Then came 2010 and a spate of high-profile insider trading investigations that have rocked the hedge fund world. There was billionaire investor Raj Rajaratnam and his fund Galleon Management, which the Securities and Exchange Commission charged with running a "massive insider trading scheme" that netted $25 million in illegal gains. A few months later, FBI agents raided the offices of three multi-billion-dollar hedge funds in Connecticut, Massachusetts, and New York. More raids are expected in 2011.
The consensus is in: The Obama administration's flagship effort to help homeowners is a multi-billion-dollar bust. Known as the Home Affordable Modification Program (HAMP), the program was originally intended to provide lasting relief to 3 to 4 million homeowners facing foreclosure. "By making these investments in foreclosure prevention today, we will save ourselves the costs of foreclosure tomorrow—costs that are borne not just by families with troubled loans, but by their neighbors and communities and by our economy as a whole," President Obama said as he unveiled the program in February 2009.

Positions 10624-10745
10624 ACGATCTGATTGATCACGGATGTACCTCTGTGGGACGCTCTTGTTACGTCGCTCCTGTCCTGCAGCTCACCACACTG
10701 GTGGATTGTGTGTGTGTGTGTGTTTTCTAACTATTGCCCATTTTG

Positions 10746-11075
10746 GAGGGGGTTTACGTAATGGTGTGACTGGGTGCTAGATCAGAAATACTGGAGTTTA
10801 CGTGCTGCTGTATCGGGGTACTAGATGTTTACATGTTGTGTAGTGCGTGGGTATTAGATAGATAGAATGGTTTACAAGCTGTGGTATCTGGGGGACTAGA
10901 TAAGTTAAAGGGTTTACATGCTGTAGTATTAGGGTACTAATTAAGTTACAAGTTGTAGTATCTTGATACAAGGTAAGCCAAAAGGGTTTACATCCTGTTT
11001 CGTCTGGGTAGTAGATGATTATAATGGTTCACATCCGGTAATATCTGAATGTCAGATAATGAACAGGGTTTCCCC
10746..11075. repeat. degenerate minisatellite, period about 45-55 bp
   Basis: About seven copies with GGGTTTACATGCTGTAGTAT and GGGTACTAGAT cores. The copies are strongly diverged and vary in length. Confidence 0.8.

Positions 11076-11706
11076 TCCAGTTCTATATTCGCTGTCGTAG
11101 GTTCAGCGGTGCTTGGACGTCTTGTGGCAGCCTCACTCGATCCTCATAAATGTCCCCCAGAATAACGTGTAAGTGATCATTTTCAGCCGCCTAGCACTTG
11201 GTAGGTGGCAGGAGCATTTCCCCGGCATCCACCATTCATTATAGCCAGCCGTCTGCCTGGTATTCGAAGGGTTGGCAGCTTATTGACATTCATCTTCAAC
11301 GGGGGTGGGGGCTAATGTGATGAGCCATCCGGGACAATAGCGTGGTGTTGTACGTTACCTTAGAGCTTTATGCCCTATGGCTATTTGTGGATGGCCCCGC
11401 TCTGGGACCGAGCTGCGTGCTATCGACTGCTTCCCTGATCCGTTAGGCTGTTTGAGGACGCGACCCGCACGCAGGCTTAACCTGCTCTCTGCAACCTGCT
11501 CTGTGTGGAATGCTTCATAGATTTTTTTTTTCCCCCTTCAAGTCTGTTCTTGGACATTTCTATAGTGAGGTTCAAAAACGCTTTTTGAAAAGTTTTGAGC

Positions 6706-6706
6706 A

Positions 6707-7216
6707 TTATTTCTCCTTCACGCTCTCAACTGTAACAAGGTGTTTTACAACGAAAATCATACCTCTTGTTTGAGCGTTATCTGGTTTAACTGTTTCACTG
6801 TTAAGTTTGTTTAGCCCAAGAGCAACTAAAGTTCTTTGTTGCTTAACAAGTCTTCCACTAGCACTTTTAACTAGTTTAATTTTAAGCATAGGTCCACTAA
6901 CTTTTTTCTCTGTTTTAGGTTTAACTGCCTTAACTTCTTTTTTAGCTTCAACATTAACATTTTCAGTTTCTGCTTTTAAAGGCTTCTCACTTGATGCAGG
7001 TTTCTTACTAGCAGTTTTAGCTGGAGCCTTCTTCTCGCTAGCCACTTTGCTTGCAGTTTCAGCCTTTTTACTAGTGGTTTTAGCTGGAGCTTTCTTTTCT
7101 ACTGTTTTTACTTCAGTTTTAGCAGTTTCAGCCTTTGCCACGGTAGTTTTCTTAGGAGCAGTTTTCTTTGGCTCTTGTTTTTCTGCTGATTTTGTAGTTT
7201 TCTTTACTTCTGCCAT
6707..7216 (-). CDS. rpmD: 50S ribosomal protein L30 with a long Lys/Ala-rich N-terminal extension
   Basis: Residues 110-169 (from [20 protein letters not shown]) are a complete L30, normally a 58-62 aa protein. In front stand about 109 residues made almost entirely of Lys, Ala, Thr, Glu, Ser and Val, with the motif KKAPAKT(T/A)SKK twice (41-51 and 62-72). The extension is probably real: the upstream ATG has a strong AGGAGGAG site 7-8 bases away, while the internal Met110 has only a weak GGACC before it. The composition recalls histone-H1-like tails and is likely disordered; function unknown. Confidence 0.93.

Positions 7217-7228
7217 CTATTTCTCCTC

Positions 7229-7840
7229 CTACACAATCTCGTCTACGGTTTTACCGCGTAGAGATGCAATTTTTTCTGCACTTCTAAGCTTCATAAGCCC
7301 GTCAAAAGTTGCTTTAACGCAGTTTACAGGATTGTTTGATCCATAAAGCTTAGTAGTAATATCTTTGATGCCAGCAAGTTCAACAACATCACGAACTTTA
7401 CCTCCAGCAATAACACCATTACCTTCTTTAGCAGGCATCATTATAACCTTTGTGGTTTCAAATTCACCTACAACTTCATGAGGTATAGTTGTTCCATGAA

Almost two years later, HAMP is nowhere near its goal, with nearly 550,000 homeowners receiving permanent modifications and 1.4 million homeowners getting into trial modifications. By contrast, in October, nearly 10 percent of mortgages in America were late by at least 30 days; 10.8 million homeowners were underwater, owing more on their mortgages than their house is worth; and $9 trillion in household wealth had been wiped out by the subprime meltdown and the foreclosure crisis.
The failure of HAMP can largely be pinned on mortgage servicers—the middlemen who collect your payments, handle customer service, and foreclose on homeowners when they fall behind. The worst-performing of those servicers are divisions of big banks like Bank of America, JPMorgan Chase, and CitiMortgage; according to a recent report by the bipartisan Congressional Oversight Panel, Bank of America’s success rate in HAMP is a meager 30 percent. Those three banks also comprised more than two-thirds of HAMP's modification backlog, in which homeowners are stranded in foreclosure limbo for more than six months.
Professor Alan White, a real estate expert at Valparaiso University, put it best (PDF), summing up HAMP's losing philosophy in three words: "Extend and pretend."